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Make this 2 Pin Bi-Color LED Flasher Circuit

Make this 2 Pin Bi-Color LED Flasher Circuit

This transformerless mains power supply circuit will allow flashing of a Bi-color 100 LED string, in an alternately switching red, green effect.

Using 2-pin Bi-color LEDs

The proposed circuit can be used as a Bi-color LED flasher, for generating an alternate red, green flashing effect over a string of 100 LEDs.

 



 

Bi-color LEDs are available in 3-pin and 2-pin variations, in our project we use the 2-pin Bi-color LED option for keeping things compact and much efficient.

 

Circuit Operation

Looking at the design shown above, we can see a simple configuration using a push-pull clock generator IC 4047.

The IC is used for generating an alternately switching pair of outputs, from the shown pinout#10 and 11 of the IC.

The frequency of these alternately conducting outputs can be set by appropriately adjusting the pot P1 and by selecting the desired range with C1.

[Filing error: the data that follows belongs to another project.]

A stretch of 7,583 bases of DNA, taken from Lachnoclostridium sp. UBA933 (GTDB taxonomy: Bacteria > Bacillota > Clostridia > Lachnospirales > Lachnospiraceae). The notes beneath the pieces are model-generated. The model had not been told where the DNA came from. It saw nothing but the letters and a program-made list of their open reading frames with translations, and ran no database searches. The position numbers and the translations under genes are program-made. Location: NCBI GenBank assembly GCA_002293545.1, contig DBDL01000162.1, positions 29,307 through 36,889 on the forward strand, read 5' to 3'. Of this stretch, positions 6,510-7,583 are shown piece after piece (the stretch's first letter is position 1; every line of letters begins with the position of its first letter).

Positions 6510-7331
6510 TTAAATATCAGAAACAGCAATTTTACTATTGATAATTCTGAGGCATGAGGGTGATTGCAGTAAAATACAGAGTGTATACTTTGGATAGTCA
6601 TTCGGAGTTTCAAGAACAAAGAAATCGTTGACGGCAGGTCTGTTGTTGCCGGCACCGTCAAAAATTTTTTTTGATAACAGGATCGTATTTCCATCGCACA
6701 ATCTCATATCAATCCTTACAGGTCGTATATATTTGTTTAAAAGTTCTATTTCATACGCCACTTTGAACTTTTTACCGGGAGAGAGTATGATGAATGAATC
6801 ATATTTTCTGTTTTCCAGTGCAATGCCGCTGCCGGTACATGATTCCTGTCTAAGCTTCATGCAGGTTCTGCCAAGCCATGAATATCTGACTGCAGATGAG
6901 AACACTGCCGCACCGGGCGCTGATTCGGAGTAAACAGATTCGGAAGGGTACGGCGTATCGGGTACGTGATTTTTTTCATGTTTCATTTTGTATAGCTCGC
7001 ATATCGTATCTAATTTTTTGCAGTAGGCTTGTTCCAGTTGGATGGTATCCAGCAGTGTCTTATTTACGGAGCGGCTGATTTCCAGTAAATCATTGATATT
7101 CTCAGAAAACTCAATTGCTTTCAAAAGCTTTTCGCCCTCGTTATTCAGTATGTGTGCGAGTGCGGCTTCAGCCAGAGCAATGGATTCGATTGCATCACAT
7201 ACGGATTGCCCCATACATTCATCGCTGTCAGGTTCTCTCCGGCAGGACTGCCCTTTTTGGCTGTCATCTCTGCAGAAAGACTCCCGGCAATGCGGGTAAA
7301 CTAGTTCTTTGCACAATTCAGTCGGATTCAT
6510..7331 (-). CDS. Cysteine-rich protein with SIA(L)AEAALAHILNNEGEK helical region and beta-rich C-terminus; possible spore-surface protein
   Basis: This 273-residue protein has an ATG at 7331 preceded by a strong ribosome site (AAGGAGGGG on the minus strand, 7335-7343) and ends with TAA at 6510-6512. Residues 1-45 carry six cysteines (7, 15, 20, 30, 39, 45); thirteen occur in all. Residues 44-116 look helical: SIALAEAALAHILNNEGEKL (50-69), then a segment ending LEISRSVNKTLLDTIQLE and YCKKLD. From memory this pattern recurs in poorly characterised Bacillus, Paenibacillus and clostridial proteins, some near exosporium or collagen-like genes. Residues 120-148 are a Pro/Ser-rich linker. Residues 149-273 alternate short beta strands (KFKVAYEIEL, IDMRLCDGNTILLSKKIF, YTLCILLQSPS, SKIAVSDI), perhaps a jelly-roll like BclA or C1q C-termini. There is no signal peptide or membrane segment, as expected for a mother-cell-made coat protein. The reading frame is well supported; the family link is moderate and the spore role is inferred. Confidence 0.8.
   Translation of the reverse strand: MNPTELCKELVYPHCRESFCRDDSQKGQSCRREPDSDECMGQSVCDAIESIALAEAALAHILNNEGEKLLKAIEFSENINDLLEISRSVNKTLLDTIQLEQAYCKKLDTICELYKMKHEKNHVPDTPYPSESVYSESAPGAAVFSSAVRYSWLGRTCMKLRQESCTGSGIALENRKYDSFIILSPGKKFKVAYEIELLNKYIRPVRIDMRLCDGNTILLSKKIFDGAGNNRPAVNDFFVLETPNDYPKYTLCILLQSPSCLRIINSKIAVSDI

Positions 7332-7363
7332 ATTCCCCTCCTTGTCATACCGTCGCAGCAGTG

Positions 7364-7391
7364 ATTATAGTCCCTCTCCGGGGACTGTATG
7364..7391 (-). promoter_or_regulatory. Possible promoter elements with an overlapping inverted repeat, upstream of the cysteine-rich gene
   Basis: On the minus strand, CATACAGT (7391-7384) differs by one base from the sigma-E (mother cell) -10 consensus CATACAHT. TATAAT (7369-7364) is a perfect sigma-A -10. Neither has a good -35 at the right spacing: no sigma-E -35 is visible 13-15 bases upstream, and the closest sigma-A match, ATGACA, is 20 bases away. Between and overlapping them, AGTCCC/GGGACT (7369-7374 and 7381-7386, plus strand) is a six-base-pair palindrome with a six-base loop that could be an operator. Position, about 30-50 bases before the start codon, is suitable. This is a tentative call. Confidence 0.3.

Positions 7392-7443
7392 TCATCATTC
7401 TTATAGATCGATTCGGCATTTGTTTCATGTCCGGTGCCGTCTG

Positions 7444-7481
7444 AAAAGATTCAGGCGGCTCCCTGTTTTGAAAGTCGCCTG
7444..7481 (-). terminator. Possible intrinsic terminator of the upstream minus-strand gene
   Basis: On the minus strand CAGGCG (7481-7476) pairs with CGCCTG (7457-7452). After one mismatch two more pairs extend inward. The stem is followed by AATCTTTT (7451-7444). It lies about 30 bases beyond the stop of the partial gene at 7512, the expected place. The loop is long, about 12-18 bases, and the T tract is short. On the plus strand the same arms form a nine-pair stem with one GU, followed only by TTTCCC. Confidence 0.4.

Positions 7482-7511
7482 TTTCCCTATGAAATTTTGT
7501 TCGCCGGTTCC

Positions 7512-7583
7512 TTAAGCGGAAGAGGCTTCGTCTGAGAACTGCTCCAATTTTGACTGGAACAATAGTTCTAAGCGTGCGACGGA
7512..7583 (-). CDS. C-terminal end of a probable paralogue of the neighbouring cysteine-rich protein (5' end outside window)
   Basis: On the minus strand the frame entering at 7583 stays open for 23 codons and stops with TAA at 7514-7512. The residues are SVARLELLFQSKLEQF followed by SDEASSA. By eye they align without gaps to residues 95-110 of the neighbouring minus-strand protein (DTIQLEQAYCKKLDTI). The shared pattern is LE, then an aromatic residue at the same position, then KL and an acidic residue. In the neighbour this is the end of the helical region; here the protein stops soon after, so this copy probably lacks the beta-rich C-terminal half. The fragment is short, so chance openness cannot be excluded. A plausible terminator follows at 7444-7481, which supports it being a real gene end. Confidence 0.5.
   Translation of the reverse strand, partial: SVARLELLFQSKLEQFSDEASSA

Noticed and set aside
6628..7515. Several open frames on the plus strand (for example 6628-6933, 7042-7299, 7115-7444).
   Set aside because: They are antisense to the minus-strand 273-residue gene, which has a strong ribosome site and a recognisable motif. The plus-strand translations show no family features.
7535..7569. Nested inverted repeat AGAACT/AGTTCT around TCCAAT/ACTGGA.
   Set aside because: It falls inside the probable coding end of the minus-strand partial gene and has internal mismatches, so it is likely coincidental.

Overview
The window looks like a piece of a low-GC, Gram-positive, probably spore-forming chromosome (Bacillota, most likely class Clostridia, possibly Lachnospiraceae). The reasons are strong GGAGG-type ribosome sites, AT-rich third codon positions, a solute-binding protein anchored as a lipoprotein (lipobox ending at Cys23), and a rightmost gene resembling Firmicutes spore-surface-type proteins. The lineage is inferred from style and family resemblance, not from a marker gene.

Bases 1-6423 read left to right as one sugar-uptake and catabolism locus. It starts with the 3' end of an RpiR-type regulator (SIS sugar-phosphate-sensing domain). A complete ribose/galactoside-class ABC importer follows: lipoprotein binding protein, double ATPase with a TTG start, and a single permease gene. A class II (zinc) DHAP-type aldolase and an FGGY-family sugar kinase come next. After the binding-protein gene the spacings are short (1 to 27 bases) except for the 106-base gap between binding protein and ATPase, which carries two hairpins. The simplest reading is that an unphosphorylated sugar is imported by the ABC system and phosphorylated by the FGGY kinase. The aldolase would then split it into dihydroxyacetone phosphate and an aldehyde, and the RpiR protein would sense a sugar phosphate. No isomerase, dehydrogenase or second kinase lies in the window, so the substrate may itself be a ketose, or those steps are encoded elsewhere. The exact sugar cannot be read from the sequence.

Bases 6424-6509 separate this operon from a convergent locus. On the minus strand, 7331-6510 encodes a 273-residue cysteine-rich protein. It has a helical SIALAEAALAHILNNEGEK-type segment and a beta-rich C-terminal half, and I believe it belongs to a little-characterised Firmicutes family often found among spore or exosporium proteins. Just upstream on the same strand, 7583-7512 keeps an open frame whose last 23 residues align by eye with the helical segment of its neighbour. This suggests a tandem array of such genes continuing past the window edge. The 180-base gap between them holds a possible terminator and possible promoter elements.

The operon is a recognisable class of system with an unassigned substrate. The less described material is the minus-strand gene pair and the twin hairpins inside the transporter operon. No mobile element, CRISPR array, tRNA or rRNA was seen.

The switching outputs can be seen configured with two oppositely wired SCRs, which are in turn hooked up with the Bi-color LED string across the mains input through a dropping high voltage capacitor C3.

The circuit also incorporates a transformerless power supply stage consisting of C2, D1, C4, Z1, for powering the IC with the required low voltage DC.

When the proposed 2 pin Bi-color LED flasher circuit is switched ON, the IC starts oscillating at the set rate across its pin#10 and pin#11 alternately, driving the SCRs at the same alternating rate.

The SCRs respond to these pulses and conduct accordingly, enabling the Bi-color LED string to illuminate through an alternately green and red color flashing effect.

Caution: The above circuit is not isolated from mains, therefore is extremely dangerous to touch in an uncovered and switch-ON positioned.

Parts list for the above explained Bi-color LED flasher

R1, R2, R3 = 1K

C1, C4 = 100uF 25V

C2, C3 = 0.33uF/400V

Z1 = 12V 1 watt zener

D1 = 1N4007 diode

SCRs = 2nos BT169G

LEDs = 100nos (for 220V input), 50nos (for 110V input) of 2pin, Hi-bright RED, Green Bi-color LEDs

Input: 220V/110V

Correction Update